Investment Banking Email Networking Mistakes: What to Avoid

Investment Banking networking

Banking Investment / November 14, 2015

I got to thinking about this very question the other day…

I looked through my inbox recently and realized something:

  • 5% of my emails fell into the “What should I do with my life?” category.
  • 4% were related to GPA rounding.
  • 1% had to do with models and bottles and/or prestige. It’s ok, I just ignore these.

So what about the remaining 90%?


How to call people, how to send emails, when to call/email, what questions to ask, how to follow-up, how to find the names, how to set up in-person meetings, , and how to “make the ask.”

I looked through my networking-related emails and went through, all to answer 2 key questions:

  1. Why can’t you network your way into investment banking?
  2. What should you do about it?

I realized there are only 2 reasons why you can’t network your way into finance:

  1. You’re not persistent enough.
  2. You’re doing it the wrong way.


before landing his first job as a minor thug in a B-movie.

And then it took him years more to get the first Rocky movie made.

Oh, and he had to sell his dog to get it done.

I can inspire you with stories like these, but we’re not all like Sylvester Stallone.

The real world is not like The Matrix, and I can’t just hop out of the computer screen, give you a red pill, and then jump into your body to place all the calls and send all the emails for you.

So you’ll have to do some of the work on your own.

Doing It the Wrong Way

But the good news is that I can tell you exactly what you’re doing wrong with your networking efforts – and how to fix it.

The Top 4 Networking Mistakes You’re Making

  1. Trying Too Hard to Impress
  2. Overlooking Names & Contact Information
  3. Using the Wrong Channel(s)
  4. Not Asking for What You Want!

Trying Too Hard to Impress

You might be tempted to bring up your 4.0 GPA, your tough classes, or the shelves of awards you have when you’re speaking with recruiters.

Or maybe you’ll talk about your personal portfolio and how you earned a 95% return in 1 year while the rest of the market plunged 50%.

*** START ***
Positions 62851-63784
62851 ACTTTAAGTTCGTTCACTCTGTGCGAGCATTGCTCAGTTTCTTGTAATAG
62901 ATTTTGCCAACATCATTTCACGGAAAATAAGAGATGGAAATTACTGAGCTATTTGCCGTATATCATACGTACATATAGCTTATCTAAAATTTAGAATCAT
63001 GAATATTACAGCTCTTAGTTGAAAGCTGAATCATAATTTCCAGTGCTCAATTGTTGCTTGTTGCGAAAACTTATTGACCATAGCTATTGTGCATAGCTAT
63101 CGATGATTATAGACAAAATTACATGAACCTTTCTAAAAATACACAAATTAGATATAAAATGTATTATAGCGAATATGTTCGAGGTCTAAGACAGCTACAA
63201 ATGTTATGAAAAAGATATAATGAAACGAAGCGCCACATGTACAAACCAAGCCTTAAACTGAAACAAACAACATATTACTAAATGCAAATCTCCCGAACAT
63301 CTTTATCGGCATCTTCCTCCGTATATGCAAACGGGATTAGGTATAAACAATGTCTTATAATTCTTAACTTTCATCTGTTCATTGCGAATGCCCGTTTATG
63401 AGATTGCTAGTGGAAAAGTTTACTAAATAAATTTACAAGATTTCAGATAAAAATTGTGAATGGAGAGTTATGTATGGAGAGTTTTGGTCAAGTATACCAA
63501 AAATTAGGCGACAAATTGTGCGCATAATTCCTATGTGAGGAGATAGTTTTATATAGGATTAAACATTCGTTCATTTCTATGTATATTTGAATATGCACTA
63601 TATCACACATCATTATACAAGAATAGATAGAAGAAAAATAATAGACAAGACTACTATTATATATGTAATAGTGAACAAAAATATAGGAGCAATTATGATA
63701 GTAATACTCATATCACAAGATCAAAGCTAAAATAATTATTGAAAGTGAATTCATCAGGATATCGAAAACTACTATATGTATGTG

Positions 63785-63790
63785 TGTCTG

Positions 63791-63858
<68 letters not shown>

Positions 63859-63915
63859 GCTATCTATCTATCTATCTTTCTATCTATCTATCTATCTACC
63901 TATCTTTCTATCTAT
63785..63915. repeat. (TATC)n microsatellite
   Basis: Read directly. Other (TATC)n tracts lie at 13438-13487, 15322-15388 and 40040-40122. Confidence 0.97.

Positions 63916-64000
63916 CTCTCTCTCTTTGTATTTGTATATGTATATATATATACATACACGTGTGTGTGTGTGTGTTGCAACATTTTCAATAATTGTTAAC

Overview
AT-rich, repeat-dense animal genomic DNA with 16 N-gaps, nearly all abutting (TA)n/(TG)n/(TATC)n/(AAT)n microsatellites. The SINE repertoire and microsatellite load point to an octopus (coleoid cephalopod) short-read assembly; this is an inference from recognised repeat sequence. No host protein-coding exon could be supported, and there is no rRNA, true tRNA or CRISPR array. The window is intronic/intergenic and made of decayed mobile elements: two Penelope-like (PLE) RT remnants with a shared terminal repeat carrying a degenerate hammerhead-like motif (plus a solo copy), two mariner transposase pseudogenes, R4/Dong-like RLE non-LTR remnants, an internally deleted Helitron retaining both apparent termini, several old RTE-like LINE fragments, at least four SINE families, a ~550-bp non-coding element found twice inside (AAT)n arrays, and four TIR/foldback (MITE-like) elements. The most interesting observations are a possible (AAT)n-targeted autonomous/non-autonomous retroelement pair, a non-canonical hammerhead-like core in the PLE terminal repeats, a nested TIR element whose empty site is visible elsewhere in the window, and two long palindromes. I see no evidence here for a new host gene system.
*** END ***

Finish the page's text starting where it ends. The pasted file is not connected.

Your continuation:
These are both great ideas – if you want to fall flat on your face.

You’re not going to “impress” bankers unless you’re a CEO with 20+ years of experience and you’ve taken 3 companies public for $10 billion total. And even then, would you walk into a party and introduce yourself by saying that?

Your best bet is to talk about what makes you interesting rather than what makes you impressive.

Your study abroad trip to China… how you learned guitar in Spain… your wine collection… your recent ski trip.

Bankers are surrounded by talk of the market, business, and “prestige” all day – so the last thing they want to hear is more of the same.

The more “normal” your conversations are, the more effective you’ll be.

Overlooking Names & Contact Information

The two most common ways to find names and contact information are going through alumni and through friends/family.

And these methods work – IF you happen to go to a “target school, ” or your father is President of JP Morgan Asia.

The other downfall is that everyone knows about these methods – which means that they can actually be less effective even if you go to a top school.

You need to and start going to other schools’ career fairs, talking to your professors (at all levels), going through online resources like Capital IQ / Factset that most students don’t have access to, and showing up at organizations’ meetings even if you’re NOT a member.